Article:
….. these investments were made in things like electric energy systems that the economy would grow at phenomenally high rates. The fact of the matter is, when you invest in these big infrastructure projects, you do see economic growth, however, most of that growth reflects the wealthy getting wealthier and wealthier;…..


What happens once these countries that are targeted are indebted?
By insisting that the countries adopt policies that will sell their publicly owned utility companies, water and sewage systems, maybe schools, transportation systems, even jails, to the big corporations. Privatize, privatize. Allow us to build military bases on their soil. Many things can be done, but basically, they become servants to what I call the corporatocracy. …..  It's a corporate empire, and the big corporations rule. They control the politics of the United States, and to a large degree they control a great deal of the policies of countries like China, around the world.
I've been following Greece for a long time. I was on Greek television. A Greek film company did a documentary called "Apology of an Economic Hit Man," and I also spent a lot of time in Iceland and in Ireland. I was invited to Iceland to help encourage the people there to vote on a referendum not to repay their debts, and I did that and encouraged them not to, and they did vote no, and as a result, Iceland is doing quite well now economically compared to the rest of Europe.
In the case of Greece, my reaction was that "Greece is being hit." There's no question about it. Sure, Greece made mistakes, your leaders made some mistakes, but the people didn't really make the mistakes, and now the people are being asked to pay for the mistakes made by their leaders, often in cahoots with the big banks. So, people make tremendous amounts of money off of these so-called "mistakes," and now, the people who didn't make the mistakes are being asked to pay the price. That's consistent around the world: We've seen it in Latin America. We've seen it in Asia. We've seen it in so many places around the world.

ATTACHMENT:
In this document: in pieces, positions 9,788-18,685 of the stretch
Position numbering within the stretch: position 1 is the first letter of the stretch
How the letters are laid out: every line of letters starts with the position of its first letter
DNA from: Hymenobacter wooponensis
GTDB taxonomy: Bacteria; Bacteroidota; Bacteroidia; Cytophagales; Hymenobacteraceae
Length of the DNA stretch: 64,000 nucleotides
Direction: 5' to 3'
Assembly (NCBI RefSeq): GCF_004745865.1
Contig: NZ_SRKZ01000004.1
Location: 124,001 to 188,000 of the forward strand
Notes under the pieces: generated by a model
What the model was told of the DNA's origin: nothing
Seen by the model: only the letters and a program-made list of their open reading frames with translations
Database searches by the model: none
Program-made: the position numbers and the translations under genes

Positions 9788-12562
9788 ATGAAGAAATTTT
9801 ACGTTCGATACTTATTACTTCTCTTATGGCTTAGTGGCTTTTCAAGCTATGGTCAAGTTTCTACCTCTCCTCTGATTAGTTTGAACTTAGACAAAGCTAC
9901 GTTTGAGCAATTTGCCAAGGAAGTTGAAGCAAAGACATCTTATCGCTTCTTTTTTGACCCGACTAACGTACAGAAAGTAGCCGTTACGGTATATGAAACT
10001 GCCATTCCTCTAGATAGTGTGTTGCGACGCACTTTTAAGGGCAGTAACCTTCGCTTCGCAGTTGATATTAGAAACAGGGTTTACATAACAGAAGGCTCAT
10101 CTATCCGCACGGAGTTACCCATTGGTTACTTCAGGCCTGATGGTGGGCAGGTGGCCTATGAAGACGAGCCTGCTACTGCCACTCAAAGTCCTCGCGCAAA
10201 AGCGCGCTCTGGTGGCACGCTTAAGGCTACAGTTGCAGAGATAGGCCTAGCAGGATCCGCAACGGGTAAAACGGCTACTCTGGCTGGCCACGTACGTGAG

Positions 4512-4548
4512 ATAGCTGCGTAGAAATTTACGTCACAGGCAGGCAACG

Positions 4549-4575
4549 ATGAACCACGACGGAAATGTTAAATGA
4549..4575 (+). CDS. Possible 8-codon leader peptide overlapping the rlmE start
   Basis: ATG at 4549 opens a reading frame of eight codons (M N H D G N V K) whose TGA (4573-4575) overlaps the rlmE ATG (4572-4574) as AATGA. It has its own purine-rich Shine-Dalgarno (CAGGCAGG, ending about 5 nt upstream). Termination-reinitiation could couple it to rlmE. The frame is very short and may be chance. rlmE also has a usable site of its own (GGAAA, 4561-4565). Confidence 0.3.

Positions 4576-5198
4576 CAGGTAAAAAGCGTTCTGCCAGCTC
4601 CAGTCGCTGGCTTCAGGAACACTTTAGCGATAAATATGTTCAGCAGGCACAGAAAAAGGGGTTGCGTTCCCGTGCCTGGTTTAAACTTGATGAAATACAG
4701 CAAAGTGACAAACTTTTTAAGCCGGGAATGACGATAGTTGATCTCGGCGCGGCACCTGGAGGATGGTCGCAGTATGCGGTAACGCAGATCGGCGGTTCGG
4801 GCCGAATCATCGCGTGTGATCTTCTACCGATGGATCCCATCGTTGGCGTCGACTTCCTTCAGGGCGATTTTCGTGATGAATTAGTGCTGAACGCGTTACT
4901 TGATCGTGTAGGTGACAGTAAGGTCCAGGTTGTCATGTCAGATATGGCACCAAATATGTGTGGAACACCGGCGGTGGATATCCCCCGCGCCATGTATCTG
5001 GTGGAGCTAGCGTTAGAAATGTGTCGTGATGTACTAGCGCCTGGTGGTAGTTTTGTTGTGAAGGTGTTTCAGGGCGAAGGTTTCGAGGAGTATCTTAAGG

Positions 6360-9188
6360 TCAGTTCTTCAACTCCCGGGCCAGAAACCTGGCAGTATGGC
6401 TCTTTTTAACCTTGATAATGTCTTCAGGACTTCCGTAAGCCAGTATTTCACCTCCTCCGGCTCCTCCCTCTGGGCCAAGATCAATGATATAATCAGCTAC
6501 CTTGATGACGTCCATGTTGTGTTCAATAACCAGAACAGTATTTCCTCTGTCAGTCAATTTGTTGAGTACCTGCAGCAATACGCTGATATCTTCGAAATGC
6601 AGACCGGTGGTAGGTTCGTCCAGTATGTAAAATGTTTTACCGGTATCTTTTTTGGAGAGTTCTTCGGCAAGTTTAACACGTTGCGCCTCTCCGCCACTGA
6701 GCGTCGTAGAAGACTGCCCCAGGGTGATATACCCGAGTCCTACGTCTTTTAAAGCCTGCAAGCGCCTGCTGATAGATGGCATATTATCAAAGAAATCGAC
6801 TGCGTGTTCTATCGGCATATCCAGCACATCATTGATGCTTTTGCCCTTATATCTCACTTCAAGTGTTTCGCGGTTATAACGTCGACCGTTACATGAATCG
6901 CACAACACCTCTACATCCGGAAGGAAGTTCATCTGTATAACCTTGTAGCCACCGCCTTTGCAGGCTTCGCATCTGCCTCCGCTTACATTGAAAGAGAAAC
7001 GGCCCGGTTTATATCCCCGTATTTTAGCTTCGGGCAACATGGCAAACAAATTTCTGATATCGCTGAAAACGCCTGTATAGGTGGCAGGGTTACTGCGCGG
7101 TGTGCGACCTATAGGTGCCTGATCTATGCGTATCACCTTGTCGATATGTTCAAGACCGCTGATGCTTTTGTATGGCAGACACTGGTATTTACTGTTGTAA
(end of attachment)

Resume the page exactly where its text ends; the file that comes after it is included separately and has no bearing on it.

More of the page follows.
This leads directly to the next question I had: … there's this sentiment in Greece that many people have that the country failed, that the people failed . . .
Sure, that's part of the game: convince people that they're wrong, that they're inferior. The corporatocracy is incredibly good at that,  …..  And in this case, all of this energy has been directed at the Greek people to say "you're lazy; you didn't do the right thing; you didn't follow the right policies," when in actuality, an awful lot of the blame needs to be laid on the financial community that encouraged Greece to go down this route.
We also have to understand that,  Globally, the middle class has been in decline. Big business needs to recognize - it hasn't yet, but it needs to recognize - that that serves nobody's long-term interest, that the middle class is the market. And if the middle class continues to be in decline, whether it's in Greece or the United States or globally, ultimately businesses will pay the price; they won't have customers. Henry Ford once said: "I want to pay all my workers enough money so they can go out and buy Ford cars." That's a very good policy. That's wise. This austerity program moves in the opposite direction and it's a foolish policy.

How did the people of Ecuador and other countries that found themselves in similar situations eventually resist?